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Probably obsolete: Vinil was a programming language a friend and I created in the nineties. It was an experiment in having a language which really deeply allowed code to modify itself, in some ways similarly to functional programming or JavaScript.

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README.md

Vinil

Vinil is a programming language, designed and written by myself (Piotr Mitros) and Dennis Quan. It's a bit different than most programming languages, both in the way it mixes code and data (inspired by a fairly poor understanding of Scheme) and in the overall structure of the code (mixture of functional and object paradigms). It's basically a big experiment in making a programming language that makes it for code to introspect and manipulate itself. We wrote it after we (initially) misunderstood Scheme/Lisp to believe that something like (+ 7 5) lived as a list in the syntax (essentially, it was the same thing as the same with a backtick). We were curious what would happen if we actually did that, and were very explicit about evaluation vs. modifying such lists. We also added other what would be called JSONic data structures to it -- dictionaries as objects and similar. In many ways, it was similar to JavaScript (but this was back in '96, so JavaScript wasn't really widely known yet at the time -- at least in the K-12 nerd ecosystems).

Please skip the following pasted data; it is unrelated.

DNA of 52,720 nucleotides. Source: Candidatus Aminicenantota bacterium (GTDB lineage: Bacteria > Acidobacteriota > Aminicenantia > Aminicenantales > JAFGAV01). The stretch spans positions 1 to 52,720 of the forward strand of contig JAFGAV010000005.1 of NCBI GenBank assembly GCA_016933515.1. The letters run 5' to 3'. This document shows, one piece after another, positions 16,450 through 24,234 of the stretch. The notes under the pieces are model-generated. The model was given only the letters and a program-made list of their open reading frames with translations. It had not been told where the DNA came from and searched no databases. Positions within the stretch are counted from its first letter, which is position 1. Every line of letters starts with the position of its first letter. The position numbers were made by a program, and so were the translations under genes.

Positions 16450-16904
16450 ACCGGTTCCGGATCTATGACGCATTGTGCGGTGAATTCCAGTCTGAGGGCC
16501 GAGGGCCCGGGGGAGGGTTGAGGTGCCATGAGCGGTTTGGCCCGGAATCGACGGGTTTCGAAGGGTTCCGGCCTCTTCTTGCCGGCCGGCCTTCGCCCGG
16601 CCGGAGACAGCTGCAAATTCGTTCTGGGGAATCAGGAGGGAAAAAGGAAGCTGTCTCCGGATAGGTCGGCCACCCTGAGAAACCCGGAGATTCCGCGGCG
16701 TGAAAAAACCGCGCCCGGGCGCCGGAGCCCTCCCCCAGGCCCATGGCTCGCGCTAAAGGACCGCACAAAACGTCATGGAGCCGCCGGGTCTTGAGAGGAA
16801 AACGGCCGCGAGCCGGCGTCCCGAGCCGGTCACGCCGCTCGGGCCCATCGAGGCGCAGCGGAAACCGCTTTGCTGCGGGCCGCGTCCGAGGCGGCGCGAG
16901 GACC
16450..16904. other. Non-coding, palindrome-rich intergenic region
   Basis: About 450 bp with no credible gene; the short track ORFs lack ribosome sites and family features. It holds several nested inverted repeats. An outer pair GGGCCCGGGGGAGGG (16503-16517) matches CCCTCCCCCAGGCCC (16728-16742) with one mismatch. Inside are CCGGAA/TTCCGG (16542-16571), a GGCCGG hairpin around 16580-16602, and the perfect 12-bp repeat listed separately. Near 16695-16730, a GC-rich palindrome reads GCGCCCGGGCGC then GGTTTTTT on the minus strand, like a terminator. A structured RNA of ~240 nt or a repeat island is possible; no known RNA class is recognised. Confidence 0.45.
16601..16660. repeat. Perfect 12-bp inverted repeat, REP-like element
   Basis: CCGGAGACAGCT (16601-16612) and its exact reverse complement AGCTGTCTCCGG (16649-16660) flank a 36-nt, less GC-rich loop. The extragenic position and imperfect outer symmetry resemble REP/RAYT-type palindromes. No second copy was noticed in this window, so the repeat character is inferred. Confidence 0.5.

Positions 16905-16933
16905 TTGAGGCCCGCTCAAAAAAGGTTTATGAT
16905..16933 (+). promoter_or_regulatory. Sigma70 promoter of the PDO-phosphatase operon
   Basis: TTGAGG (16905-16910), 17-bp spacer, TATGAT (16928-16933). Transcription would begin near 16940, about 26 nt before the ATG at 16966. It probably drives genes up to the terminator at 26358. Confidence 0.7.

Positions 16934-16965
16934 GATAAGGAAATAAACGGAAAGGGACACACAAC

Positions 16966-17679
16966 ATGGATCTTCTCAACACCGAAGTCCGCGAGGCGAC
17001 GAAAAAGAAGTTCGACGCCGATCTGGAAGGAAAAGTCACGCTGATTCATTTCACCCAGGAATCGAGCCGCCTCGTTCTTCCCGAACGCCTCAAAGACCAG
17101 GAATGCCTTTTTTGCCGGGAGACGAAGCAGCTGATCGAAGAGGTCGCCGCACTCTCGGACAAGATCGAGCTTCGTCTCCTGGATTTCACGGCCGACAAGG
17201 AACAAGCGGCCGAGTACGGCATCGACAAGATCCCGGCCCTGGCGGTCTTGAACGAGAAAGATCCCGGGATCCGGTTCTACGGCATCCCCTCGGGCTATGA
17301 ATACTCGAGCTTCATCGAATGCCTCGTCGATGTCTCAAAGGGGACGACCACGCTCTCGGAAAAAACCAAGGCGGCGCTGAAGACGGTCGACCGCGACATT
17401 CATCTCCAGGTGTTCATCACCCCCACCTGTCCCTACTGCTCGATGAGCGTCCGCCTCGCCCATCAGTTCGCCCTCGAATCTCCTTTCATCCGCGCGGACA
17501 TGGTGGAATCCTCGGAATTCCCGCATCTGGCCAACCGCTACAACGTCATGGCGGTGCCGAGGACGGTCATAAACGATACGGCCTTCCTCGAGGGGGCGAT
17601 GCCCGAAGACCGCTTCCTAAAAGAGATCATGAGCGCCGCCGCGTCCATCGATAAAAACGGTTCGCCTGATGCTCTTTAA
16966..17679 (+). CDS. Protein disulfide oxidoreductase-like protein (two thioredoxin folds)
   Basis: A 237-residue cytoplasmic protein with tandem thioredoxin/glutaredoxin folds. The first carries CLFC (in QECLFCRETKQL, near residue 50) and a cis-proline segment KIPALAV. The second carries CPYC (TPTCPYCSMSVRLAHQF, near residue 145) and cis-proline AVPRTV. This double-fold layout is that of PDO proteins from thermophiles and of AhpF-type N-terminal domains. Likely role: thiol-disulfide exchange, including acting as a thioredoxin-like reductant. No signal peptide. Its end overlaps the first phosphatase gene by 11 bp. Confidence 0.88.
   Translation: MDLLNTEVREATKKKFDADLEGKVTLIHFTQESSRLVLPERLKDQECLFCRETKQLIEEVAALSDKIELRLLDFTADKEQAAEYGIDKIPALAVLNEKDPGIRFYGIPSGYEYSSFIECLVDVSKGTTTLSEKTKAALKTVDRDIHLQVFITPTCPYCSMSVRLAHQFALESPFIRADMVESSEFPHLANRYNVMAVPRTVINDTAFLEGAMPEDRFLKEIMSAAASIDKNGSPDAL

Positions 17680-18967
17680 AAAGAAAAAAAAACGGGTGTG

I lost a bunch of code in a disk crash many years back.

This is the most recent version of Vinil I could find. I don't know if it's the current; probably not, as a big chunk of the code's not finished for the application we were wrote in Vinil (a collaborative multiuser environment, where people could post and link articles; kind of like a wiki, which were also very recent inventions at the time).

This was all back in the nineties, before I was in college.

You're welcome to use it under the terms of the GNU General Public License v2 or later.

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Probably obsolete: Vinil was a programming language a friend and I created in the nineties. It was an experiment in having a language which really deeply allowed code to modify itself, in some ways similarly to functional programming or JavaScript.

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